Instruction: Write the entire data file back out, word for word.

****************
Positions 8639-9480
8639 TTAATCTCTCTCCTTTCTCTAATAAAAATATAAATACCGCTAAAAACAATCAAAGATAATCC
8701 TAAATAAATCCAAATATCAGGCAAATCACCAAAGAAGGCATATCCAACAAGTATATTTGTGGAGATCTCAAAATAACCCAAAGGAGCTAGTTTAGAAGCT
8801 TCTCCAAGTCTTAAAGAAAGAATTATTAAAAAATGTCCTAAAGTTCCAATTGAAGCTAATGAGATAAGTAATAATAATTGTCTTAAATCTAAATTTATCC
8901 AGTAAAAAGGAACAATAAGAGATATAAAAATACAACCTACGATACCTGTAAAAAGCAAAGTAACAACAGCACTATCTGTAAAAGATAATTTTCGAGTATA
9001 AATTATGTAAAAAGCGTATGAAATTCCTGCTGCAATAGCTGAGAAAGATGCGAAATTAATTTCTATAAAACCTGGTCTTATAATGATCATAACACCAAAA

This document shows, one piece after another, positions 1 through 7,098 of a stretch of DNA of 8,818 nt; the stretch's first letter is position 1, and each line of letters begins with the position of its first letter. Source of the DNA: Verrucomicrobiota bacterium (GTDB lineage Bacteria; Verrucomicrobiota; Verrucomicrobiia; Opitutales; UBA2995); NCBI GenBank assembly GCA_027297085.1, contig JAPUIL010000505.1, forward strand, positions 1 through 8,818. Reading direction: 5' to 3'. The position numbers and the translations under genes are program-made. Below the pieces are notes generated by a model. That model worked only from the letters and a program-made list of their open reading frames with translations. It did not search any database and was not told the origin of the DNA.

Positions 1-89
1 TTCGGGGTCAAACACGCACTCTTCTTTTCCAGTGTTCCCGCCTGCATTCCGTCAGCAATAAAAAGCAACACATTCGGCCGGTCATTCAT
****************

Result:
Positions 8639-9480
8639 TTAATCTCTCTCCTTTCTCTAATAAAAATATAAATACCGCTAAAAACAATCAAAGATAATCC
8701 TAAATAAATCCAAATATCAGGCAAATCACCAAAGAAGGCATATCCAACAAGTATATTTGTGGAGATCTCAAAATAACCCAAAGGAGCTAGTTTAGAAGCT
8801 TCTCCAAGTCTTAAAGAAAGAATTATTAAAAAATGTCCTAAAGTTCCAATTGAAGCTAATGAGATAAGTAATAATAATTGTCTTAAATCTAAATTTATCC
8901 AGTAAAAAGGAACAATAAGAGATATAAAAATACAACCTACGATACCTGTAAAAAGCAAAGTAACAACAGCACTATCTGTAAAAGATAATTTTCGAGTATA
9001 AATTATGTAAAAAGCGTATGAAATTCCTGCTGCAATAGCTGAGAAAGATGCGAAATTAATTTCTATAAAACCTGGTCTTATAATGATCATAACACCAAAA

This document shows, one piece after another, positions 1 through 7,098 of a stretch of DNA of 8,818 nt; the stretch's first letter is position 1, and each line of letters begins with the position of its first letter. Source of the DNA: Verrucomicrobiota bacterium (GTDB lineage Bacteria; Verrucomicrobiota; Verrucomicrobiia; Opitutales; UBA2995); NCBI GenBank assembly GCA_027297085.1, contig JAPUIL010000505.1, forward strand, positions 1 through 8,818. Reading direction: 5' to 3'. The position numbers and the translations under genes are program-made. Below the pieces are notes generated by a model. That model worked only from the letters and a program-made list of their open reading frames with translations. It did not search any database and was not told the origin of the DNA.

Positions 1-89
1 TTCGGGGTCAAACACGCACTCTTCTTTTCCAGTGTTCCCGCCTGCATTCCGTCAGCAATAAAAAGCAACACATTCGGCCGGTCATTCAT